Finally, H. pylori is a common gastrointestinal infection and bacteria associated with peptic ulcer disease. H. pylori is typically treated with a combination of antibiotics and antacids called “triple therapy,” which is associated with an eradication rate of about 70–80%. The addition of probiotics to this regimen can increase the eradication rate up to 96%.
The vaginal microbiota also functions as an inhibitor of yeast overgrowth, which may happen in association with antibiotic treatment or with hormonal fluctuations associated with the menstrual cycle and/or menopause. Oral and vaginal suppository use of probiotics has been shown to help prevent recurrent vaginal yeast infections as well as cystitis or bladder infections.
Autoimmune Disease: Inflammatory Bowel Disease
Autoimmune disease is characterized by an overactive immune response, such that the immune system mounts an attack on the body’s own tissues and organs.
Inflammatory bowel disease is an autoimmune disease of the gastrointestinal tract, including Crohn’s disease and ulcerative colitis (UC). Probiotics have been shown to help maintain remission of ulcerative colitis, when used in more general doses such as 20 billion CFU, up to doses between 50 and 900 billion CFU per day. Probiotics have also been shown to reduce symptom severity during active disease, induce remission in some patients, as well as prolong periods of disease remission in patients with IBD. Trials utilizing 50–200 billion CFU have shown a reduction in symptoms and histological score (a measure of tissue damage) in patients with Crohn’s disease.
Rheumatoid arthritis (RA) is a highly inflammatory condition affecting the small joints of the hands as well as other joints throughout the body. It is associated with progressive joint damage and loss of function. Probiotics have also been shown to reduce disease activity and inflammation in patients with RA. For instance, among patients with rheumatoid arthritis, supplementation with probiotics for eight weeks was found to significantly reduce the disease activity score of 28 joints (DAS‑28); reduce C‑reactive protein, a marker of inflammation; and improve insulin resistance compared to placebo. Another study found that supplementation with probiotics resulted in decreased serum high-sensitivity C‑reactive protein (hs‑CRP) levels and decreased tender and swollen joint counts, and improved global health (GH) score and DAS‑28, compared to placebo.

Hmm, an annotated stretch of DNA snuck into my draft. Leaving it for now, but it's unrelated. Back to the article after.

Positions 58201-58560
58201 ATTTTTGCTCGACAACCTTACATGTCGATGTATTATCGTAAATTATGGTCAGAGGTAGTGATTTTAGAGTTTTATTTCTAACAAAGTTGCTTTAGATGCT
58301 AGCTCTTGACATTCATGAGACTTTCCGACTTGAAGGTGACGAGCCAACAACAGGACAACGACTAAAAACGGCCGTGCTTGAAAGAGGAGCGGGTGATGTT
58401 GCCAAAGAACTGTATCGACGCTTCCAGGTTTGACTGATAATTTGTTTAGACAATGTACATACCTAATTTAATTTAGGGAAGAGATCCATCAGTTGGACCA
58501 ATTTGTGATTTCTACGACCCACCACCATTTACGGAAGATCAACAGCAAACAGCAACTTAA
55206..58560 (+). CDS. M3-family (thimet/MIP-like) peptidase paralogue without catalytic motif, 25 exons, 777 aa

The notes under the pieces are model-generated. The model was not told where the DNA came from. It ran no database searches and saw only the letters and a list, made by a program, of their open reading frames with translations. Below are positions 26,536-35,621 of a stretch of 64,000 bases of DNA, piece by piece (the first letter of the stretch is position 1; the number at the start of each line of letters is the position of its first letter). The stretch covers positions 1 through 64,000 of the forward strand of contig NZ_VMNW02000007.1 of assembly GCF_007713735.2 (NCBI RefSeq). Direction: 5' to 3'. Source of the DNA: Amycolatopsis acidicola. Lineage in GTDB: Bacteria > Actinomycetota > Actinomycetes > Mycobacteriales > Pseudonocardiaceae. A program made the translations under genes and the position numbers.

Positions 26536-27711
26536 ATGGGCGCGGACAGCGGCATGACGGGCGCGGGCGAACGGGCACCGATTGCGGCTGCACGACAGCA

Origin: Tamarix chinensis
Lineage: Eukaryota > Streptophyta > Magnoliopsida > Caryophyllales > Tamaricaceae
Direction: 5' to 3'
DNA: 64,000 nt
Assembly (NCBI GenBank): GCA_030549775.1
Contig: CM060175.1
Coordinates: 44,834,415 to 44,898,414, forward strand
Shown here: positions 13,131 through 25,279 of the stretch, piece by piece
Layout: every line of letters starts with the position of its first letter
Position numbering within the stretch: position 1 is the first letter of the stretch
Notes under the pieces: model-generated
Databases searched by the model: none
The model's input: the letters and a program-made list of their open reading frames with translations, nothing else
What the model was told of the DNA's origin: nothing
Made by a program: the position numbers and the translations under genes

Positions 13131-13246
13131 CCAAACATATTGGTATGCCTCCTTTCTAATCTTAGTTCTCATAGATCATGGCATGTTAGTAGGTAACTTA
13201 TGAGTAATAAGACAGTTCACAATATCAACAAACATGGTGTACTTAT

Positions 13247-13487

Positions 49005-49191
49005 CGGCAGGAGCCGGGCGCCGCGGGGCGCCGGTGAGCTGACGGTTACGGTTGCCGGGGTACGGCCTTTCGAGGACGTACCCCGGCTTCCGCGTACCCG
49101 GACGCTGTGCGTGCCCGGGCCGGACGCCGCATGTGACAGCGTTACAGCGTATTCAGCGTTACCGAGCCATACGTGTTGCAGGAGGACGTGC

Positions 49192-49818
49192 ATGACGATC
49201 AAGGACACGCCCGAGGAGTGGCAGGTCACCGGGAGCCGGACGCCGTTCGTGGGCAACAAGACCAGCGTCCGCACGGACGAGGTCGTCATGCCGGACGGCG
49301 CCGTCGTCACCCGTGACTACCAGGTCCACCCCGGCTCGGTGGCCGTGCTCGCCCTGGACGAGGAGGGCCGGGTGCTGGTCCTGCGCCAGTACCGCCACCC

Atopy: Eczema, Asthma, and Allergy
Finally, probiotics have been shown to improve atopic disease including asthma, eczema, and allergy. Supplementation with Lactobacillus strains in children with asthma has been shown to decrease bronchial inflammation, improve pulmonary function, and decrease symptom scores for asthma and allergic rhinitis compared to placebo. There was also a significant reduction in cytokines, specifically TNF‑α, IFN‑γ, IL‑12, and IL‑13, production following probiotic treatment.
Importantly, when taken during pregnancy, probiotics appear to modulate the development of the fetal immune system. This is made evident by the fact that the offspring of women supplementing with probiotics have a decreased risk of developing atopy. A recent meta-analysis examined 17 studies, including 4755 children, and found that supplementation with probiotics during pregnancy and early infancy was associated with a 22% lower risk of eczema compared to untreated infants, and this was especially marked in children who received a mixture of probiotics. These children had an almost 50% reduced risk. Another meta-analysis found that probiotic supplementation during pregnancy and early infancy may reduce the risk of atopy as well as food hypersensitivity in the infants.
In conclusion, probiotic bacteria may well be the new immune adaptogen, anti‑infective, and immune regulator wrapped up into one. Research in this area continues to unravel new roles for probiotics in immune modulation and the benefits of supplementation on specific conditions.